NIKISKI — Gov. Bill Walker is taking industry partners in the Alaska LNG Project to task for delays in resolving key issues affecting the large North Slope gas initiative.
“We have identified a lack of urgency in the parties’ resolution process,” the governor wrote in a June 15 letter to state legislators.
In addition, the governor said that the state now believes a constitutional amendment is needed for a long-term fiscal agreement covering tax terms with the North Slope producers.
On the negotiations, Walker said in his letter to legislators that, “The methodology that the Alaska LNG team adopted for identifying problems and issues is excellent. However, there does not seem to be much process associated with resolving issues between the parties, and certainly not one with a send of time urgency.”
In separate correspondence to senior managers of BP, ConocoPhillips and ExxonMobil, the three North Slope producers who are the state’s partners in the gas project, along with TransCanada Corp., Walker identified a delay among the parties in producing “term sheets” for project enabling contracts by mid-June despite an earlier agreement on the goal.
“Despite the efforts of all parties, it is clear we are not on schedule,” the governor wrote to the companies. That letter was sent June 8 and released to legislators, and the public, at a joint meeting of the House and Senate Natural Resources committees in Nikiski on June 16.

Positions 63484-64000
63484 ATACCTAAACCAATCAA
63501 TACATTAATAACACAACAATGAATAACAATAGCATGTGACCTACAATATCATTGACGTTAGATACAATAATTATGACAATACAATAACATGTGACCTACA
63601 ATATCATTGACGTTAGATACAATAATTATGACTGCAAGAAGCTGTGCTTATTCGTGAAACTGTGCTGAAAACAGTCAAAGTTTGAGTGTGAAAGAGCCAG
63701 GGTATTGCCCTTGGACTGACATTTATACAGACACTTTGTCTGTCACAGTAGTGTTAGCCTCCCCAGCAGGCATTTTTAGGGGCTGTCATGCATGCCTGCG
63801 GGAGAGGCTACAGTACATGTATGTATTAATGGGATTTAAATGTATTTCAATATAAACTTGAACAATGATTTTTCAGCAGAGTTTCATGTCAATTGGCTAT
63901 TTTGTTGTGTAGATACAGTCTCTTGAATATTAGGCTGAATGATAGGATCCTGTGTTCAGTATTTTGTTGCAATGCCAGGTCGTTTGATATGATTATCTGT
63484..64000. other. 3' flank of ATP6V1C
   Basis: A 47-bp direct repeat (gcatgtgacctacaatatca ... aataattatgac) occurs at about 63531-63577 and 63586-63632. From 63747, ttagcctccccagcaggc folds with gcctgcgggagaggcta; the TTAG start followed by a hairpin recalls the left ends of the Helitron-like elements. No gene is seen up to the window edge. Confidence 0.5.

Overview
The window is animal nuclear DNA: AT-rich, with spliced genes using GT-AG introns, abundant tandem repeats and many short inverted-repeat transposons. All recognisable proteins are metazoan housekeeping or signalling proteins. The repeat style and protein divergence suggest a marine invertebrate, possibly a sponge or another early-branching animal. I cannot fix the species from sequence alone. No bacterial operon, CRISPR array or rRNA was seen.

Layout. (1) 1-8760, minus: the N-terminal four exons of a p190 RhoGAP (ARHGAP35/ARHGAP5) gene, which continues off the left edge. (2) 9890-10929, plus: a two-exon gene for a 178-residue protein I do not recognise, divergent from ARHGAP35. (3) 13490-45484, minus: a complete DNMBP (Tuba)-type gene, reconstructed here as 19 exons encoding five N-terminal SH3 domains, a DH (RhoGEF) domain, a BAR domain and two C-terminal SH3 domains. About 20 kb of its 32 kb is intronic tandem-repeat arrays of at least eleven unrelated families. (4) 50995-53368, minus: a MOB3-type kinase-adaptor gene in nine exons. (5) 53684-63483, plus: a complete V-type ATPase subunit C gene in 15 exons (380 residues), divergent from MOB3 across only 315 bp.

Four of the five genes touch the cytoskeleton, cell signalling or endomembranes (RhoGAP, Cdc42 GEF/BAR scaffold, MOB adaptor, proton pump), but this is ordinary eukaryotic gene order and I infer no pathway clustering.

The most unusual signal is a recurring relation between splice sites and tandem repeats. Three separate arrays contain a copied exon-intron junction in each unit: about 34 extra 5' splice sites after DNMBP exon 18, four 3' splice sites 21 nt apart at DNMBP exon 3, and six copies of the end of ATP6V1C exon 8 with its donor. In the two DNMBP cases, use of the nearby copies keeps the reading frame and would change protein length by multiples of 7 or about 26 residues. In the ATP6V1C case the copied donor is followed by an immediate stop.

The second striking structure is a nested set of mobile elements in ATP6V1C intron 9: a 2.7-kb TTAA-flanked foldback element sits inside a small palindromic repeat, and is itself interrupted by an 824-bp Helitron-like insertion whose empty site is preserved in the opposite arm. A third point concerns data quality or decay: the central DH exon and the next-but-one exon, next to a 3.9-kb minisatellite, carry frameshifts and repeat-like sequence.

Walker identified a number of issues in his letter to the companies and offered state officials as facilitators to help the companies bridge differences. Consensus on several complex issues among the companies, and the state, must be concluded soon if a goal for a special legislative session in November to approve gas contracts is to be achieved.
Two of the most important agreements include the gas “balancing” contract that governs how gas supplies are to be guaranteed for the pipeline by the producers, which is made more complex by the fact that two fields, Prudhoe Bay and Point Thomson, will supply the gas.
A second agreement is needed for “governance,” or how the project partners will organize themselves to share costs and oversight for the upcoming front-end engineering and design phase, or FEED, and, ultimately, construction and operations.
The current governance agreement covers only the pre-front-end engineering and design, or pre-FEED, work now underway.
A separate issue is the needed deal on state fiscal terms, tax and royalty, between the three producers and the state. In addition, under the current arrangement, the state would conclude a long-term gas transportation agreement with TransCanada Corp. to ship state-owned gas, but Walker is exploring the idea of the state ending the TransCanada arrangement and shipping its own gas through direct state ownership of the pipeline and North Slope gas conditioning plant.
Walker is concerned about the pace of negotiations on most of these issues.
On the constitutional amendment, the governor said he now believes a state constitutional amendment is necessary for a proposed long-term agreement on tax terms with Slope producers.
“The state believes a constitutional amendment will provide the certainty that all parties would like,” Walker wrote in his letter to the producers.